While California struggles through an epic drought with no forecasted end in sight, corporations and elected leaders play upon our justified fears in order to push through a massive water bond that doesn't get at the root of our water crisis. The lack of rain has clearly been a problem, but the fact that our state has routinely over-allocated our annual water supply highlights the fundamental mismanagement of water: on paper, our state has promised 5 times the amount of water we receive in annual rainfall, snowmelt, etc. This is the real water crisis—one that Proposition 1, the $7.5 billion water bond on the November ballot fails to address. With interest, that’s a $14.4 billion mistake that taxpayers will pay for over the next 40 years.
Proposition 1 won’t increase the state’s water supply, won’t provide drought relief, and won’t improve California’s long-term water outlook. Rather than prioritize sustainable water solutions, this wrong-headed bond package kowtows to a political system beholden to large financial interests that prioritize short-term profits subsidized by taxpayers.
Rather than prioritize sustainable water solutions, this wrong-headed bond package kowtows to a political system beholden to large financial interests that prioritize short-term profits subsidized by taxpayers.
Agriculture accounts for around 80% of our state’s water usage. Proposition 1 does nothing to manage or rein in the entities that are growing water-intensive crops like almonds, pistachios, and pomegranates in the desert. Instead, Prop 1 would continue to support these greedy, irresponsible growers (a lion’s share of their harvest is exported for sale overseas) in two ways. The first is by providing $500-$900 million in public money that can be used to buy public water to pump into the Delta to help make up for the over-pumping by the Westland Water District and Kern County Water Agency. Once that water is in the Delta, the same legal loophole that allows the over-pumping makes it possible to pump that water down to the same agencies so they can sell it at a subsidized rate to those same agricultural interests. Read: public funds for private interests.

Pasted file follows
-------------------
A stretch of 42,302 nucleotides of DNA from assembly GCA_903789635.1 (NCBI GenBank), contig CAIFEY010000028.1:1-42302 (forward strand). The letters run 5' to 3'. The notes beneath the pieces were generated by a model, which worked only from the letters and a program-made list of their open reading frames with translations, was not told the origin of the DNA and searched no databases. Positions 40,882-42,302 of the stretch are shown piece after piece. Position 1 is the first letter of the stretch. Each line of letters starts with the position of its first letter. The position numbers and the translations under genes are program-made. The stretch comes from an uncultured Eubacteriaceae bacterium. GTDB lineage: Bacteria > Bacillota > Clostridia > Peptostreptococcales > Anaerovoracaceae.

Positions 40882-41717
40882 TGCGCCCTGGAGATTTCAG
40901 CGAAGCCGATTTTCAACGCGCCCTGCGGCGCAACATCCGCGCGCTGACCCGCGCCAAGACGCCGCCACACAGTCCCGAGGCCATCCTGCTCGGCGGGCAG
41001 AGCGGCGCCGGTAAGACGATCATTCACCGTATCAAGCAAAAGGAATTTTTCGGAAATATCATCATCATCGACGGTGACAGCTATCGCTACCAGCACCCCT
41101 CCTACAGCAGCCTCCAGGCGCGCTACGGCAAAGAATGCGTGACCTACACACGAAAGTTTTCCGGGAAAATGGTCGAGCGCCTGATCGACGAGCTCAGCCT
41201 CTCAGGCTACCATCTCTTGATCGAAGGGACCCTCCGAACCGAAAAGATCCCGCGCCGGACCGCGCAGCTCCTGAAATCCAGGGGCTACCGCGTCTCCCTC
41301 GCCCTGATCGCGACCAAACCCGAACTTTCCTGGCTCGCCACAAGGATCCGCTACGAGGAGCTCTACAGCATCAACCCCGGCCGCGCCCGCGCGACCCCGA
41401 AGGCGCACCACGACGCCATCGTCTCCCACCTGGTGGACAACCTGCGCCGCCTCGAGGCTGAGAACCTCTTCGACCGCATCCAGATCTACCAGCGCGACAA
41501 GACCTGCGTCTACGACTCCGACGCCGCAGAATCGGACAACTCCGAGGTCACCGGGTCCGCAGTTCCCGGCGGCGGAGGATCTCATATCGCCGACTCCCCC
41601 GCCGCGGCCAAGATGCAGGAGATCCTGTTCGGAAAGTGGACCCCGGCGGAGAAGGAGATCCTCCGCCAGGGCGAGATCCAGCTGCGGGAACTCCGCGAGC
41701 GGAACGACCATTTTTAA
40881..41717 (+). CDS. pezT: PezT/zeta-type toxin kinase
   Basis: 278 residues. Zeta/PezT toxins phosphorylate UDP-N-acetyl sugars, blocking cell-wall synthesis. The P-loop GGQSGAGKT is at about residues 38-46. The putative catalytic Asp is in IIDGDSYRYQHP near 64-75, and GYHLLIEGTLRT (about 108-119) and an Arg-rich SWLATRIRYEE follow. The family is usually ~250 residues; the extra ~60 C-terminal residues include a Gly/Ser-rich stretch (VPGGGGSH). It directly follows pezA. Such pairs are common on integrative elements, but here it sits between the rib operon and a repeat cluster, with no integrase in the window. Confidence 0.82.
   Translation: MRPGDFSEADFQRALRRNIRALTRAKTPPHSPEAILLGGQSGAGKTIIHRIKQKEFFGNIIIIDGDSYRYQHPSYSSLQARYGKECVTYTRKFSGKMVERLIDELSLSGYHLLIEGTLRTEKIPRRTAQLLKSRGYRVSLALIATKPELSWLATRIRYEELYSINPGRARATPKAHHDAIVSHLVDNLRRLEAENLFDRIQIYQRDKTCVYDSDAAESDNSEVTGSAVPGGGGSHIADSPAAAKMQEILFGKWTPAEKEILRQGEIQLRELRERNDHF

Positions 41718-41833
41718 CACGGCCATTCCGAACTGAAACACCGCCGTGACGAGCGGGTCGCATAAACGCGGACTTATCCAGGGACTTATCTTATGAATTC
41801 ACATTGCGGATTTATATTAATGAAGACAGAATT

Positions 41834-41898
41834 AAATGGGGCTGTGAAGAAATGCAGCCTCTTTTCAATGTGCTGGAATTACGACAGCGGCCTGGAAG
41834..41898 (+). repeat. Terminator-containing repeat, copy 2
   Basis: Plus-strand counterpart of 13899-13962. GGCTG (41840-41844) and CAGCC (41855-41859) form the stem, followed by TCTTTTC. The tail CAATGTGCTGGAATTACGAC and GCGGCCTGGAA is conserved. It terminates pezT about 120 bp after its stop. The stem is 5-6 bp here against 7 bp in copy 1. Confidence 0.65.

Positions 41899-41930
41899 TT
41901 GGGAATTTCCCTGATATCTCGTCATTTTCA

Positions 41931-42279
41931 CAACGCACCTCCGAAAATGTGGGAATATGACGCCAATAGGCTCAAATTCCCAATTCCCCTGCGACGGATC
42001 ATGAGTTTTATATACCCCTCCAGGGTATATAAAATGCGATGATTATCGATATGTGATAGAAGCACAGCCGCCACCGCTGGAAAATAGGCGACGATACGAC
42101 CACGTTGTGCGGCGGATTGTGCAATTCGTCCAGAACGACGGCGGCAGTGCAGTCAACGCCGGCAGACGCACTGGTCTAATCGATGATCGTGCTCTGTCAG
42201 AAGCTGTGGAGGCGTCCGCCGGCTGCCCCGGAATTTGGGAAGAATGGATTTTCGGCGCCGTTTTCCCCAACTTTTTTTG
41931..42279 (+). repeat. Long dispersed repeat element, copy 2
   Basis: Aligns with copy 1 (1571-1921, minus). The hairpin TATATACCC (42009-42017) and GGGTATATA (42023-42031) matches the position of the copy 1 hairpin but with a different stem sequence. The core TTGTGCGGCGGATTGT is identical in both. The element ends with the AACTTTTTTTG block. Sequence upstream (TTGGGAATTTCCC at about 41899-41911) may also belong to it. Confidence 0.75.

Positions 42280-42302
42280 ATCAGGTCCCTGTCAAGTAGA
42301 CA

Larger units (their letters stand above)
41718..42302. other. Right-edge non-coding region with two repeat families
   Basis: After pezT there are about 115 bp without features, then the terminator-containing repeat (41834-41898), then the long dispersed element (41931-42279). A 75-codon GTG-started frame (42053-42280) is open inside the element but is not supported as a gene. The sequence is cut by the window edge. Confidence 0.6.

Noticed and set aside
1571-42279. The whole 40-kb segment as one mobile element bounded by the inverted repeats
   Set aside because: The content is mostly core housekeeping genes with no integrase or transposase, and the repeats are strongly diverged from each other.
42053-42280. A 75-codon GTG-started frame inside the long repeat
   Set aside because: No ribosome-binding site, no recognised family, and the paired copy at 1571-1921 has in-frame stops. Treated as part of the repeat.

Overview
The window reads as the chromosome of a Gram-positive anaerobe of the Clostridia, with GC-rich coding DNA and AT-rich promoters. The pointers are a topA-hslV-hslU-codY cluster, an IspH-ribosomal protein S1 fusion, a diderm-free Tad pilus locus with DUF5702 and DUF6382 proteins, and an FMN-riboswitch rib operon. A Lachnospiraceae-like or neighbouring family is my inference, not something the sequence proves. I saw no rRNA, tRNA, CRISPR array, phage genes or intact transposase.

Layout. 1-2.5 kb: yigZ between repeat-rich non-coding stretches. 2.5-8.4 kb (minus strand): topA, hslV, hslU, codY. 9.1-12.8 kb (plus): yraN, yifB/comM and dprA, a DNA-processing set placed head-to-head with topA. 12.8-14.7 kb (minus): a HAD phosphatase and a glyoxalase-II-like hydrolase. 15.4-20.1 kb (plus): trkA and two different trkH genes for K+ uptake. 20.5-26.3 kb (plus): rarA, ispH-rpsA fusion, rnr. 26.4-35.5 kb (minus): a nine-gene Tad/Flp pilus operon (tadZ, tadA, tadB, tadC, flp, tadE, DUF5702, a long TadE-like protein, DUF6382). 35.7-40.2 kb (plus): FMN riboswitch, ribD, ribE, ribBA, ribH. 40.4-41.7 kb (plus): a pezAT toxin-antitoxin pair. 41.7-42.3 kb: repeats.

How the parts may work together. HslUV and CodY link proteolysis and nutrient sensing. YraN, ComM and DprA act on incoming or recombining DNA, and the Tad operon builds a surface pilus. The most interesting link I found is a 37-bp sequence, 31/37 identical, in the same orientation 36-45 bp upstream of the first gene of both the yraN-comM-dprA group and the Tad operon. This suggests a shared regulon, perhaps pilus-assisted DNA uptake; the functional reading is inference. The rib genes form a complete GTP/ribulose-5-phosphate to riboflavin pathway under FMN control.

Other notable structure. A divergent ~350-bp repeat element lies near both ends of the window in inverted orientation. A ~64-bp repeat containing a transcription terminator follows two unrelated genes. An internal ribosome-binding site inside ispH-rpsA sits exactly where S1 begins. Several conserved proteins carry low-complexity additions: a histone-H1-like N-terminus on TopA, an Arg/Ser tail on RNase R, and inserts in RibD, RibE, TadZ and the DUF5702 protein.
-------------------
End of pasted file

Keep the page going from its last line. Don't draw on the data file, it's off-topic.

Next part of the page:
In addition, Prop 1 sets aside $2.7 billion for water storage projects – meaning dams. Building new dams during a drought in a state that already has 1,400 damns is an egregious waste of taxpayer money, especially when the three dam projects prioritized in Prop 1 would increase the state’s water supply by just 1%.
In contrast, the bond contains zero money for fixing the type of infrastructure erosion that caused the pipe to burst at UCLA in July that cost us millions of gallons of water. We lose billions of gallons of water every year because of aging and fracturing distribution systems across the state, but the bond offers woefully inadequate funding to address this glaring problem.
Only 1.3% of the bond -- $100 million dollars -- could go toward conservation projects, about 2.6% to storm water capture, 9.6% to water recycling and 12% to groundwater cleanup. That is just a drop in the bucket for an enormous state with great need, and local communities, non-profits, and water districts will have to compete to receive a trickle of these funds while the rest of their taxpayer dollars flow right into the pockets of a few big special interests.
The financial argument against another water bond is made more prescient when we remember that between 2000 and 2006 voters passed five water bonds totaling $15.47 billion between 2000 and 2006. That money has not solved our water crisis, but with the cost of interest, they will cost us nearly $30 billion to financial institutions for water infrastructure that prioritizes profits over people and the environment.
Don’t make that same mistake again. Vote NO on Proposition 1 and demand real water solutions.
Food & Water Watch